Over 235,000 people have fled their homes in a town in northwest Syria, after two weeks of heightened regime and Russian bombardment.


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Trump calls for end to killing in Syria rebel bastion


Trucks carrying mattresses, clothes and household appliances were seen driving families out of southern Idlib province to areas further north.

Regime forces and their Russian allies have heightened bombardment on the southern edge of the final major opposition-held pocket of Syria, since mid-December.

The latest violence in the jihadist-dominated Idlib region has killed hundreds of civilians, despite an August ceasefire deal and international calls for a de-escalation.

Most of the people who have fled the area are from the beleaguered city of Maaret al-Numan, which has been left "almost empty", according to the UN’s humanitarian co-ordination agency OCHA.

A spokesperson from OCHA said yesterday that over 80% of those feeling the area are women and children.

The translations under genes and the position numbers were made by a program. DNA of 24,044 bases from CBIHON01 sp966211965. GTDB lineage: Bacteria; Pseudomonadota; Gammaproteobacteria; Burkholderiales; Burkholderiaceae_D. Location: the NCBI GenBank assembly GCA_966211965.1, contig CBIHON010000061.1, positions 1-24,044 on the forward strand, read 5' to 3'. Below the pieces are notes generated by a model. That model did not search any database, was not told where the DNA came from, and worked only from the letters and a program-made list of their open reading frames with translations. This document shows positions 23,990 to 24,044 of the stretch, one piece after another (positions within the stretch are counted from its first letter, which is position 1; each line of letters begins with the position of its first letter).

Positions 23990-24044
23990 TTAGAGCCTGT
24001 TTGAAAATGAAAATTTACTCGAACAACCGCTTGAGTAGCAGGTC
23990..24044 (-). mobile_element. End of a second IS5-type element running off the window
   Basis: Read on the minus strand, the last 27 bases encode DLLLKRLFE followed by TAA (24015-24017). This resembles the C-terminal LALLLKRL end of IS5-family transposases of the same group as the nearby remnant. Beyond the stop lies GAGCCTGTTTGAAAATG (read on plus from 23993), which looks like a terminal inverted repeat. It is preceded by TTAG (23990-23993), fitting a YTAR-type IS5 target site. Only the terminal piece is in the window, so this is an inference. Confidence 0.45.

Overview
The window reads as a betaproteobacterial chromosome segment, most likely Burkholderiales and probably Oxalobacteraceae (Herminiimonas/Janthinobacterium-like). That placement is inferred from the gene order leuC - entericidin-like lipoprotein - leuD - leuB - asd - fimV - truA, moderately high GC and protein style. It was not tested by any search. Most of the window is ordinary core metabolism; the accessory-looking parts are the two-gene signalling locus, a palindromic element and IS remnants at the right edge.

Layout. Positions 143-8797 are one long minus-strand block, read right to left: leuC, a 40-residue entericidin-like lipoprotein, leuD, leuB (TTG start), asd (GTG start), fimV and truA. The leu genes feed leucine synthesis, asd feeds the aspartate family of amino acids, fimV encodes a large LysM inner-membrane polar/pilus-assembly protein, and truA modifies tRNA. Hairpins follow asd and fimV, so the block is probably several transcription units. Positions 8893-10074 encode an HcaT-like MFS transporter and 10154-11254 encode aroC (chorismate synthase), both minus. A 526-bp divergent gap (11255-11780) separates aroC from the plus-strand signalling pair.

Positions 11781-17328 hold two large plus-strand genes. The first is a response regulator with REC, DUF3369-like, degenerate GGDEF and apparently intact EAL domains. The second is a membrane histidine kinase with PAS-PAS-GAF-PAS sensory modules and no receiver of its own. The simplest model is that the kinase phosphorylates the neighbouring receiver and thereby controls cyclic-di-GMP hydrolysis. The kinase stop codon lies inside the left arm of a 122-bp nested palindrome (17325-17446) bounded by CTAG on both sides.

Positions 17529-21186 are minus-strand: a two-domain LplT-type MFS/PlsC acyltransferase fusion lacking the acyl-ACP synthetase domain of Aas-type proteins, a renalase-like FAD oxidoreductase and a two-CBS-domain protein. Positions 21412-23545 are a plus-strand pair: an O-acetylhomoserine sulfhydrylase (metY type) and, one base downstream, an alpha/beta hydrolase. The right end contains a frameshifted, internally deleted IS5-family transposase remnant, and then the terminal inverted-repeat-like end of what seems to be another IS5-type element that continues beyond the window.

The Idlib region is home to around three million people, including many displaced by years of violence in other parts of Syria.

It is dominated by the country's former al-Qaida affiliate, Hayat Tahrir al-Sham, whose chief this week urged jihadists and allied rebels to head to the frontlines and battle "the Russian occupiers" and the regime.

Since 19 December, HTS jihadists and their rebel allies have been locked in fierce battles with regime forces around Maaret al-Numan.

Damascus loyalists have seized dozens of towns and villages from jihadists in clashes that have killed hundreds of fighters on both sides.

The advances have brought them to within 4km/h of Maaret al-Numan, one of Idlib's largest urban centres.

Ongoing battles have further amplified displacement from the area and the nearby town of Saraqeb, according to OCHA.

Those that have been forced to move have had to battle harsh winter temperatures as well as heavy rain fall, flooding squalid camps for the displaced.

US President Donald Trump tweeted on Thursday, saying that "Russia, Syria, and Iran and killing, or on their way to killing, thousands of innocent civilians in Idlib Province."

He added that Turkey was "working hard to stop this carnage."

The war in Syria has killed more than 370,000 people and displaced millions since it began with anti-government demonstrations brutally crushed by security forces.